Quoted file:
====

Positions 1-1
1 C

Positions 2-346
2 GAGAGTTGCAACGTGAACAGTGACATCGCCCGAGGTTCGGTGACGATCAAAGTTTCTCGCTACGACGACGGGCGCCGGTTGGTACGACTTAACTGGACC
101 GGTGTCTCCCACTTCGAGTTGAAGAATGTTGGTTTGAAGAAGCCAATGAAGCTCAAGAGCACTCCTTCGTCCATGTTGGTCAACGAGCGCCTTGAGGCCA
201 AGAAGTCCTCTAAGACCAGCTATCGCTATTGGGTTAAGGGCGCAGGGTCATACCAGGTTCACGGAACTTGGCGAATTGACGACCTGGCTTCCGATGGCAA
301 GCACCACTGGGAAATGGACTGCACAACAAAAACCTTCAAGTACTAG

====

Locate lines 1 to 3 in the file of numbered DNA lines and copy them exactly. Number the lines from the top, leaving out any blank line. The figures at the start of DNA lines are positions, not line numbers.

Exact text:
Positions 1-1
1 C

Positions 2-346